Don’t Turn Sabah Red By Barring Postal Voting

Will 250,000 outstation voters be tested for coronavirus upon arrival in Sabah? Malaysia’s nationwide testing capacity is 38,600 tests a day.

The Election Commission (EC) may jeopardise the lives of the people of Sabah, which has the poorest health infrastructure in Malaysia, by not allowing postal voting for the upcoming Sabah state election during the Covid-19 pandemic.

There are an estimated 250,000 Sabah voters living in the peninsula. Sabah is mostly green status, except for two locally transmitted Covid-19 cases in Kota Kinabalu and one in Tawau officially reported in the past 14 days as of August 21.

The entry of thousands of people from the peninsula – which continues to report fresh coronavirus outbreaks – into Sabah for the election risks transporting the virus deep into the rural areas and interiors of the state.

What are the government’s plans to mitigate this? Will the Ministry of Health (MOH) require testing upon arrival in Sabah and a subsequent three-day quarantine pending test results? Sabah currently doesn’t require arrivals to test for coronavirus or to undergo quarantine, as people only have to fill in an electronic form before boarding their flight to the East Malaysian state.

Voters are expected to return to Sabah at about the same time before the September 26 election, but health authorities will not be able to run 250,000 tests in a few days. Deputy Health Minister Aaron Ago Dagang said MOH only does about 5,000 to 6,000 coronavirus tests daily (and that’s for the entire country), while the nationwide testing capacity is 38,600 tests a day.

How many PCR machines does Sabah have? The Sarawak Disaster Management Committee said Sarawak used to have just one screening centre in Kuching at the start of the outbreak, with most samples sent to Kuala Lumpur and test results taking four to five days. Private companies have since donated four PCR machines for Kuching, one in Miri, and two in Bintulu.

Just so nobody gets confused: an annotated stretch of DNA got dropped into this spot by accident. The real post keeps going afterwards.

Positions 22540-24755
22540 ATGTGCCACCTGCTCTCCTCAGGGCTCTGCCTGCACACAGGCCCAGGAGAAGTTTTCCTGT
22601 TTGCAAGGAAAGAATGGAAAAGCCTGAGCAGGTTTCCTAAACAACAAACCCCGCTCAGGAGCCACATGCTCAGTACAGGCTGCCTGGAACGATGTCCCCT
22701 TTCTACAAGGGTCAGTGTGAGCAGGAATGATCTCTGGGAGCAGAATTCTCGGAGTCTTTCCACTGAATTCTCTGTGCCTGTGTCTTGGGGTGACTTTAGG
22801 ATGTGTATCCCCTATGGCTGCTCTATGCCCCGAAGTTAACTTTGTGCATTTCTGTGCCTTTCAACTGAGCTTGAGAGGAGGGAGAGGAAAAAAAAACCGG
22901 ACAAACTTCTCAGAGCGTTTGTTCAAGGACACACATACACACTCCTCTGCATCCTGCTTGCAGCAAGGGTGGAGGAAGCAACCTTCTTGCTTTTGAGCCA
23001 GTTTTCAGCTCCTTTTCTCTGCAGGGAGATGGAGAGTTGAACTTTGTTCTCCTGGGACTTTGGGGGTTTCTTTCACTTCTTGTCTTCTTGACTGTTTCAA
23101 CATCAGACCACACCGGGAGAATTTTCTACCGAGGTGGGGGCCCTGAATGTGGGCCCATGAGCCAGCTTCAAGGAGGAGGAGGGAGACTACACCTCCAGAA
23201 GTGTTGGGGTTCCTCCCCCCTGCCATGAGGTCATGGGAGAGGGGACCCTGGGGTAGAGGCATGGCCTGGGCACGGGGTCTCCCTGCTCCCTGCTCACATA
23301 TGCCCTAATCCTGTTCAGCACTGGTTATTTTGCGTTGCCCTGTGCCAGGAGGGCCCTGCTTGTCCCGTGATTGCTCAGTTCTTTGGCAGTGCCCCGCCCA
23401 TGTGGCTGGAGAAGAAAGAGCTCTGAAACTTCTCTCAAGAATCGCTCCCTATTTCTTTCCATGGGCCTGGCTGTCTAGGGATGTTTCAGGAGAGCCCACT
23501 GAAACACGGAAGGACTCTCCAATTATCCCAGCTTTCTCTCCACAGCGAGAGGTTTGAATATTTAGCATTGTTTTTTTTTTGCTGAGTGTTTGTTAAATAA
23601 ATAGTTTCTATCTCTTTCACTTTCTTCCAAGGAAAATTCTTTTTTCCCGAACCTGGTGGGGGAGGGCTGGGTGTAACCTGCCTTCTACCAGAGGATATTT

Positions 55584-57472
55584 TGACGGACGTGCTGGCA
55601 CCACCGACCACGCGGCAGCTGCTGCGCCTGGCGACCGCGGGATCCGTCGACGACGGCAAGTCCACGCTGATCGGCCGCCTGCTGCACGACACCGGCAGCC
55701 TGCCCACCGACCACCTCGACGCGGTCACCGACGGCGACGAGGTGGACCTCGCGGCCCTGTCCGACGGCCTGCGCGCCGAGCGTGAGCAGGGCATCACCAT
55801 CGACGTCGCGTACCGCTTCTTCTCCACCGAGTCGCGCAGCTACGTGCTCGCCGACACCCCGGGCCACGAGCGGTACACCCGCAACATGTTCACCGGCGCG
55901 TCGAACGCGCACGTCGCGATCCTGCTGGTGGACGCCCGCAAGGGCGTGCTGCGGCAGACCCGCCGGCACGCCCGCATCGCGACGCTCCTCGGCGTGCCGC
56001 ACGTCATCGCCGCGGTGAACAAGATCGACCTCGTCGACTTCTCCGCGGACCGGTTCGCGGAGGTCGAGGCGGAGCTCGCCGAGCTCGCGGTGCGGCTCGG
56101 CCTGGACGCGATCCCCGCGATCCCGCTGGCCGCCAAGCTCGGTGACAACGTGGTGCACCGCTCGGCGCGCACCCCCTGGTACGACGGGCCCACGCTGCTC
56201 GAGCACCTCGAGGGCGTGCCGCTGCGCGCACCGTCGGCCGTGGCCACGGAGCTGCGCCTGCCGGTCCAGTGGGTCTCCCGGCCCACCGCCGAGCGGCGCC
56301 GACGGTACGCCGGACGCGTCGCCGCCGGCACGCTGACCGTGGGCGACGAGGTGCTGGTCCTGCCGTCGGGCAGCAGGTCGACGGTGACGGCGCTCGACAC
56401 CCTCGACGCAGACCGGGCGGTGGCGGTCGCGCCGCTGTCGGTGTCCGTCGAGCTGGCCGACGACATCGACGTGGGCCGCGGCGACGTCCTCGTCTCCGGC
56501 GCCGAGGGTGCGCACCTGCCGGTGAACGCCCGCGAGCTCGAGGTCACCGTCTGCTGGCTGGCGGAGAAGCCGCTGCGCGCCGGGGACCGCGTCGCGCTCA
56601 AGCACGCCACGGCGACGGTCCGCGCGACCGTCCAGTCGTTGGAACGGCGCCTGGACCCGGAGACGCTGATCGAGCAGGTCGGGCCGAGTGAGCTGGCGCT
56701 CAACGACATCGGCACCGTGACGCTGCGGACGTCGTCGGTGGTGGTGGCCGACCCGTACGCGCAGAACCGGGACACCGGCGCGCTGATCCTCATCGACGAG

What happens if voters test positive for coronavirus upon arrival in Sabah and are sent to hospital? Will they be denied their right to vote then, even if they are well enough to cast their ballots as most will likely show no or mild symptoms? What happens if voters are prevented from getting on a flight to Sabah because they have flu-like symptoms?

If authorities decide to use the quicker antigen rapid test for Sabah arrivals ahead of the state election, this carries the large possibility of inaccurate test results, which has previously been reported by the Sarawak government. Sarawak’s current policy is to swab arrivals from West Malaysia, Sabah, and Labuan for RT-PCR testing and to release them from home or hotel quarantine upon negative results.

The government cannot allow 250,000 people, or even tens of thousands, to enter Sabah untested. Doing so risks devastating the under-developed state of Sabah with extremely limited public health capacity.

EC deputy chairman Azmi Sharom reportedly said it was not possible to allow mail-in voting for peninsula-based Sabahan voters in the Sabah state election because the existing system could not accommodate a large number of postal voters, besides the increase of seats in the Sabah state legislative assembly from 60 to 73. Azmi also hoped to use coronavirus preventive measures in the Chini by-election for the Sabah election, but with due respect, a statewide poll involves a great deal more people than an election in one state constituency.

South China Morning Post reported that postal voting may result in delays, such as the 2018 general election when postal ballots only arrived after polling day. The EC could perhaps move up the nomination date from September 12 to the end of August and then send postal ballots immediately to all Sabah voters living in the peninsula, so that voters have enough time to fill the ballot and deliver it back to returning officers by polling day on September 26.

Ideally, postal voting should be allowed for all Sabah voters (not just outstation ones) to minimise movement, especially between the city and rural districts. But if this can’t be done, then mail-in voting should be extended to outstation voters at least.

Sarawak’s state election is due by September next year. There is also talk of the 15th general election happening by the end of the year or early next year. The coronavirus pandemic is expected to stay for two years, according to the World Health Organization. Meanwhile, the United States is preparing for an unprecedented surge of mail-in ballots for its November election.

The EC should implement widespread postal voting for the Sabah state election, learn lessons from it, and prepare to expand mail-in voting for the general election.

The risk of Sabah turning into a red state is very real if the government prohibits hundreds of thousands of Sabahans from voting by mail.

Boo Su-Lyn is CodeBlue editor-in-chief. She is a libertarian, or classical liberal, who believes in minimal state intervention in the economy and socio-political issues.

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